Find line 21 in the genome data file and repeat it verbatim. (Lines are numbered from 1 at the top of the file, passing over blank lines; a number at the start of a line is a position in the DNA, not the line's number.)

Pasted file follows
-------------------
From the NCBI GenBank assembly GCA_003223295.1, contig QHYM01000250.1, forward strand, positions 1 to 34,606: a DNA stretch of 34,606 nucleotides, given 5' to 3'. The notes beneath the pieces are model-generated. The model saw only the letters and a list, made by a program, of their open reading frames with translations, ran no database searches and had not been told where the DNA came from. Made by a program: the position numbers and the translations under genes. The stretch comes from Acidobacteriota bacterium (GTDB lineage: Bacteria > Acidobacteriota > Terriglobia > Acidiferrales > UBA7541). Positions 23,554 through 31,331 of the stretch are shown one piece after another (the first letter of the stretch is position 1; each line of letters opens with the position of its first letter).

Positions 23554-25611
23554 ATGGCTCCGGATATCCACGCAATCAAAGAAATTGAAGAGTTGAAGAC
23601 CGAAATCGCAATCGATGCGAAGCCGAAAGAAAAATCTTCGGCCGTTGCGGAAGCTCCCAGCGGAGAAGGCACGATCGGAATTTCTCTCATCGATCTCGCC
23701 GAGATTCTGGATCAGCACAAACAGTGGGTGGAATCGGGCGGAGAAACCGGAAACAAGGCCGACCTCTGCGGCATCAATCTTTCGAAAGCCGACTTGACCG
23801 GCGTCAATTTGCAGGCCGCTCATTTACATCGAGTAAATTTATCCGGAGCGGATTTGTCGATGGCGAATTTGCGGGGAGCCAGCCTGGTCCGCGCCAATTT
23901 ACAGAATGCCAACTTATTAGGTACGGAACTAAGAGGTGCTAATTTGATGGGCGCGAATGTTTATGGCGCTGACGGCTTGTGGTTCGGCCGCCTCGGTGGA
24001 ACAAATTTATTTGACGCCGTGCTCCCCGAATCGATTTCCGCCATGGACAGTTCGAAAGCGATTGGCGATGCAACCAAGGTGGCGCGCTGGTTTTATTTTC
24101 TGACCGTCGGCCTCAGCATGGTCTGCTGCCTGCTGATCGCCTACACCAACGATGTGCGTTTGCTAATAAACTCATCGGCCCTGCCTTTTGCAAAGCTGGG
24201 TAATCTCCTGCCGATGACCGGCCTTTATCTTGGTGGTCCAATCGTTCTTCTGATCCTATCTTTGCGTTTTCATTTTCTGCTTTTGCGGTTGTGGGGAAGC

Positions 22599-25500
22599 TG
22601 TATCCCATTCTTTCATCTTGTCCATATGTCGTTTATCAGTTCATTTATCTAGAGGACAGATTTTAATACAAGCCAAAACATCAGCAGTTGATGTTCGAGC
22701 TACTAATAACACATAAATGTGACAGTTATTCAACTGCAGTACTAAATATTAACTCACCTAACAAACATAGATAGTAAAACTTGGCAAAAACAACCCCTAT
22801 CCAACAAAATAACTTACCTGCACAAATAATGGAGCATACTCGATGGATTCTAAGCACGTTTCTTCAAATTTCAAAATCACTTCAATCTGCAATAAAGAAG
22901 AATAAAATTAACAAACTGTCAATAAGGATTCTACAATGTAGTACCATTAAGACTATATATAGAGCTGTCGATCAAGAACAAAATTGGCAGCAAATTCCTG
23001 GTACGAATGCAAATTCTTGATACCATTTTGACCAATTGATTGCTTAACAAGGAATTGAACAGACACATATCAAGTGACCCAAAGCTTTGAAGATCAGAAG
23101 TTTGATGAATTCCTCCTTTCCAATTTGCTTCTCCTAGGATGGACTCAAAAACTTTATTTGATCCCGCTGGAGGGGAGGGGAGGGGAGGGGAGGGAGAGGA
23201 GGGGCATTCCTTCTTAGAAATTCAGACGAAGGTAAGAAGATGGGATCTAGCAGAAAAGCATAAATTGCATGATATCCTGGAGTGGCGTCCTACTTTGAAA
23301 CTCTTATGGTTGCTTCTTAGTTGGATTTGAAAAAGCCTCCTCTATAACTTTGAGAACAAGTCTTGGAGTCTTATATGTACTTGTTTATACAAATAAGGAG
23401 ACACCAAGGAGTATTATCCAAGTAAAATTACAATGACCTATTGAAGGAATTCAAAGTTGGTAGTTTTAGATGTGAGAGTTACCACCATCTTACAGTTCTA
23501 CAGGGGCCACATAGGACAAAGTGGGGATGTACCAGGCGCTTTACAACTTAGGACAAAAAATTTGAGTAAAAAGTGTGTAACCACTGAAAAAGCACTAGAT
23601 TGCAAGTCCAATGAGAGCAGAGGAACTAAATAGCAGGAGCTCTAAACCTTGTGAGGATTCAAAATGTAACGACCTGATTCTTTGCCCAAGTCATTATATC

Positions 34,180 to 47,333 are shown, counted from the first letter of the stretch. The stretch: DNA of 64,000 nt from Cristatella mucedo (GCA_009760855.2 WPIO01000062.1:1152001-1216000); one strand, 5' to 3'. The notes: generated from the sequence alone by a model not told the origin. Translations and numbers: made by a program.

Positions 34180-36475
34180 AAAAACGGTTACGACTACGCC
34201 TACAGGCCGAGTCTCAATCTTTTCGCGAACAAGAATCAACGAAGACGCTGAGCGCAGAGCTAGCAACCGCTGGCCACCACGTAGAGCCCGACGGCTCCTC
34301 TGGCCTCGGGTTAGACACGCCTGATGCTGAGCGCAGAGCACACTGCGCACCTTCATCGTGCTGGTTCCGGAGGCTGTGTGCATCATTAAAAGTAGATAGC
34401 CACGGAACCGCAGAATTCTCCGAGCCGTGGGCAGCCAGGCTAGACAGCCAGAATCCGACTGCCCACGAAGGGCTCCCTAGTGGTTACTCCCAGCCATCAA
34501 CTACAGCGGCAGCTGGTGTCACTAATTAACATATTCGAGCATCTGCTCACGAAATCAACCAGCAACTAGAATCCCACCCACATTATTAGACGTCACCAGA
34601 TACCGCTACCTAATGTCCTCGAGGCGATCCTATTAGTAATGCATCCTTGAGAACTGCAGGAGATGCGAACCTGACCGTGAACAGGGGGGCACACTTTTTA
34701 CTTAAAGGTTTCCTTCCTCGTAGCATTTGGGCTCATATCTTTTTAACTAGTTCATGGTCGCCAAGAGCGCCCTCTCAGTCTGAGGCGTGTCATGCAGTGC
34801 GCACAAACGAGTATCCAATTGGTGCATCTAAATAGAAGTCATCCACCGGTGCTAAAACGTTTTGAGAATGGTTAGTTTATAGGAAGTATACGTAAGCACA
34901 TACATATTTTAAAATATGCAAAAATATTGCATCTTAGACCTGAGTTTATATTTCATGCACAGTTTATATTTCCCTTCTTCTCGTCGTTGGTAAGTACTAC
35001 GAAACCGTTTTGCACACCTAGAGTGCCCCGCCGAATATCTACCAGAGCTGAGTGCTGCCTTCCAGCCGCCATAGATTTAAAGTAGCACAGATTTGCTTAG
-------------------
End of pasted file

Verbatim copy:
23401 ACACCAAGGAGTATTATCCAAGTAAAATTACAATGACCTATTGAAGGAATTCAAAGTTGGTAGTTTTAGATGTGAGAGTTACCACCATCTTACAGTTCTA